Motion Filed to Stop Google’s New Terms of Service (ToS) and Privacy Policies


The Electronic Privacy Information Center (EPIC) filed a Motion to enjoin Google from implementing new ToS and Privacy Policies on March 1, 2012. On February 8, 2012 EPIC filed a Motion for Temporary relief against the Federal Trade Commission (FTC) to enforce Google’s March 2011 Agreement Containing Consent Order which included the FTC’s oversight on Google’s Privacy Policies for 20 years. EPIC’s Motion comes on the heels of the EU’s request that Google slow down the implementation of the new ToS and Privacy Policies.

EPIC Motion claims that Google’s new ToS and Privacy Policies violate the FTC Consent Order and includes the following claims:

Users will no longer be able to keep personal information they provide to use the Google email service for simply that service; Google will be able to combine the user information provided for email with other Google services, including the Google social network service.

Based on the March 1, 2012 date for the new Google ToS and Privacy Policies, EPIC reported that the court accelerated the briefing schedule so that the FTC must respond on February 17, 2012 and the EPIC file its reply by February 21, 2012.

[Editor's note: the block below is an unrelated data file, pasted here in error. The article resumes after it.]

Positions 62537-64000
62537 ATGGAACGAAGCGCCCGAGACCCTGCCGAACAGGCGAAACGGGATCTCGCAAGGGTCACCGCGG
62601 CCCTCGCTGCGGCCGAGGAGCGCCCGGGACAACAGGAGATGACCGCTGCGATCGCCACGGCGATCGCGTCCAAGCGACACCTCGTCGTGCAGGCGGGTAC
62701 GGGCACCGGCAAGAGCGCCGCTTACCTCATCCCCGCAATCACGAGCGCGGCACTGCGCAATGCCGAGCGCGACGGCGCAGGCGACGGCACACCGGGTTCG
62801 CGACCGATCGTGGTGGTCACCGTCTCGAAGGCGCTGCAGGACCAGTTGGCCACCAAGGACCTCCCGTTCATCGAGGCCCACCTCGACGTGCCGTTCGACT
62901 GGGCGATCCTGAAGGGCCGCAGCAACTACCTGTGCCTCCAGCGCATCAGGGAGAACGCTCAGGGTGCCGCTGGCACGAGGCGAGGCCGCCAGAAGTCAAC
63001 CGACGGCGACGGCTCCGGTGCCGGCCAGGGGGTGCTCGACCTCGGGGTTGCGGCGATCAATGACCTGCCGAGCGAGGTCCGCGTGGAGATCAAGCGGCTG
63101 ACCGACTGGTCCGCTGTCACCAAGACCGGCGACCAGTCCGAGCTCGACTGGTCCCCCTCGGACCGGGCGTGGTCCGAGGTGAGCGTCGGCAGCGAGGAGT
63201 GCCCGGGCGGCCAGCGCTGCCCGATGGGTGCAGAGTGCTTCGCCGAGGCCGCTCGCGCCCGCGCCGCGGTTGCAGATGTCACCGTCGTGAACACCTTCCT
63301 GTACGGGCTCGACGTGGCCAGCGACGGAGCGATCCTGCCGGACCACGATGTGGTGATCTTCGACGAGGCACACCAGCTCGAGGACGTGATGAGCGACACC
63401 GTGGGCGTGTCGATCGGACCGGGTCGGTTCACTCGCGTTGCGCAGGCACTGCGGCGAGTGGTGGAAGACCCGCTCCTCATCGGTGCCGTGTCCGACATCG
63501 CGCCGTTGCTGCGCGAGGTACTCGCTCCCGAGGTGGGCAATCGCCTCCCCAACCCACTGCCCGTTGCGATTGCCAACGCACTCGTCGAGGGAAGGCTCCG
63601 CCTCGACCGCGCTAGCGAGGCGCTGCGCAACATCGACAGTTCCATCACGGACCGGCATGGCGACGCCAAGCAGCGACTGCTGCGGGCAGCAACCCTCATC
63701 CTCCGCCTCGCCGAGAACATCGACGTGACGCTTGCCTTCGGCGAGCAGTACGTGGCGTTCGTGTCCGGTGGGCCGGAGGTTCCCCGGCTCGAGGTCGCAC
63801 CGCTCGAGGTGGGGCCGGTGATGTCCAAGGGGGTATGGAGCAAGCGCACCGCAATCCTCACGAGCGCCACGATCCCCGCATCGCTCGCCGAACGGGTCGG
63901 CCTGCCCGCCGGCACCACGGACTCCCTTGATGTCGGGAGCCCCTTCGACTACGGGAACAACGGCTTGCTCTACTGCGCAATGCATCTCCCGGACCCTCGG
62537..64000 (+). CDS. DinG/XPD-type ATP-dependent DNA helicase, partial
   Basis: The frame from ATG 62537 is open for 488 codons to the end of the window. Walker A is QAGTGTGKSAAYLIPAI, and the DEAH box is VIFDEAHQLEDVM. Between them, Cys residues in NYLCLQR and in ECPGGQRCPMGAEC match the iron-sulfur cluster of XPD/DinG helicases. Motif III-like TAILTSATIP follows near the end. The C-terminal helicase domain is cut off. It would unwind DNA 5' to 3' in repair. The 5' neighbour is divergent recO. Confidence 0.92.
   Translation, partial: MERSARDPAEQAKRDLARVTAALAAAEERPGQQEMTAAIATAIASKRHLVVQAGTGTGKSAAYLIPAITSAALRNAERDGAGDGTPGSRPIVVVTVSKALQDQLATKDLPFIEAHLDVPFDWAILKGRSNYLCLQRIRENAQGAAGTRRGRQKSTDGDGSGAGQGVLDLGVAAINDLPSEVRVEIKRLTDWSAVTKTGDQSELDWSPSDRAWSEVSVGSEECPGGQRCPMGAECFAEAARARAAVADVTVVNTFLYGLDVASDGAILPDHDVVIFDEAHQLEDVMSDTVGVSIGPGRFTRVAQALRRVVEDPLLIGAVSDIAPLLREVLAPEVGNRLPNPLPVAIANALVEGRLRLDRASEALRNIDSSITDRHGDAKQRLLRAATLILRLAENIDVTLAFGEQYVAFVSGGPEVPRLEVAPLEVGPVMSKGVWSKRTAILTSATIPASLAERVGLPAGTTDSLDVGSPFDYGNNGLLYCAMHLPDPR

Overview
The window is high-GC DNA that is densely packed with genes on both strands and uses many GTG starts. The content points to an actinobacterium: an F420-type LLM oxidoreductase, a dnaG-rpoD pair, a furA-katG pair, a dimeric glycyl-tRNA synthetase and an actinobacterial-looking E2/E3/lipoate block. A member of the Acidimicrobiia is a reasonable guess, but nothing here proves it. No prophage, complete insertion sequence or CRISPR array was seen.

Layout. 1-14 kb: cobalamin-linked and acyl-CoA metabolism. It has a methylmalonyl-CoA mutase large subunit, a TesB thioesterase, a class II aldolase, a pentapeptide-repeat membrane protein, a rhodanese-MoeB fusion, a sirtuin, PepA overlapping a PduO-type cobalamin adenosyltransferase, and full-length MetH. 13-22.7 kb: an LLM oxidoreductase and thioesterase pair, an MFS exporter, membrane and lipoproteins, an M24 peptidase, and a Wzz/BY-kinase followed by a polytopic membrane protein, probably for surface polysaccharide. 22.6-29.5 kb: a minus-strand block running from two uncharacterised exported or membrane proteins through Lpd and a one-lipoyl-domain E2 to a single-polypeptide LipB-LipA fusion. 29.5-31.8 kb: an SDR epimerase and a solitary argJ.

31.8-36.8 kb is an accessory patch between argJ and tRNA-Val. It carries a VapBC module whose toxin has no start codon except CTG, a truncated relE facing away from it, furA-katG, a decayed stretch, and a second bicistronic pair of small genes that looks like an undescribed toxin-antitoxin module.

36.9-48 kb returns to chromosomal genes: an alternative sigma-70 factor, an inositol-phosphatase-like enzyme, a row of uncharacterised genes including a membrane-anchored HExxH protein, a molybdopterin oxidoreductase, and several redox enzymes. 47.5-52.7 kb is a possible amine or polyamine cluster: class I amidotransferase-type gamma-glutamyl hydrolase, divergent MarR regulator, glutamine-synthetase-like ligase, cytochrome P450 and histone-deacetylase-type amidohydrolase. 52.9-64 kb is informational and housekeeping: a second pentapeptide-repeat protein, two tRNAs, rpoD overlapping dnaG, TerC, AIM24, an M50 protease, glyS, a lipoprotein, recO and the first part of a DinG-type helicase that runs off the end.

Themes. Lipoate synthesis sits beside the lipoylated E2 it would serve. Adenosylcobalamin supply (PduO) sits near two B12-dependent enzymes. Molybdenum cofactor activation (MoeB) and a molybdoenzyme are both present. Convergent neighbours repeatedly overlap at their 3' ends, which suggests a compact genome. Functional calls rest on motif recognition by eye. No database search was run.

As a result of this fast track for EPIC’s Motion it is likely we will have a ruling by the court before March 1, 2012.

The publications contained in this site do not constitute legal advice. Legal advice can only be given with knowledge of the client's specific facts. By putting these publications on our website we do not intend to create a lawyer-client relationship with the user. Materials may not reflect the most current legal developments, verdicts or settlements. This information should in no way be taken as an indication of future results.

Search Tips:

You may use the wildcard symbol (*) as a root expander.  A search for "anti*" will find not only "anti", but also "anti-trust", "antique", etc.

Entering two terms together in a search field will behave as though an "OR" is being used.  For example, entering "Antique Motorcars" as a Client Name search will find results with either word in the Client Name.


AND and OR may be used in a search.  Note: they must be capitalized, e.g., "Project AND Finance." 

The + and - sign operators may be used.  The + sign indicates that the term immediately following is required, while the - sign indicates to omit results that contain that term. E.g., "+real -estate" says results must have "real" but not "estate".

To perform an exact phrase search, surround your search phrase with quotation marks.  For example, "Project Finance".

Searches are not case sensitive.

back to top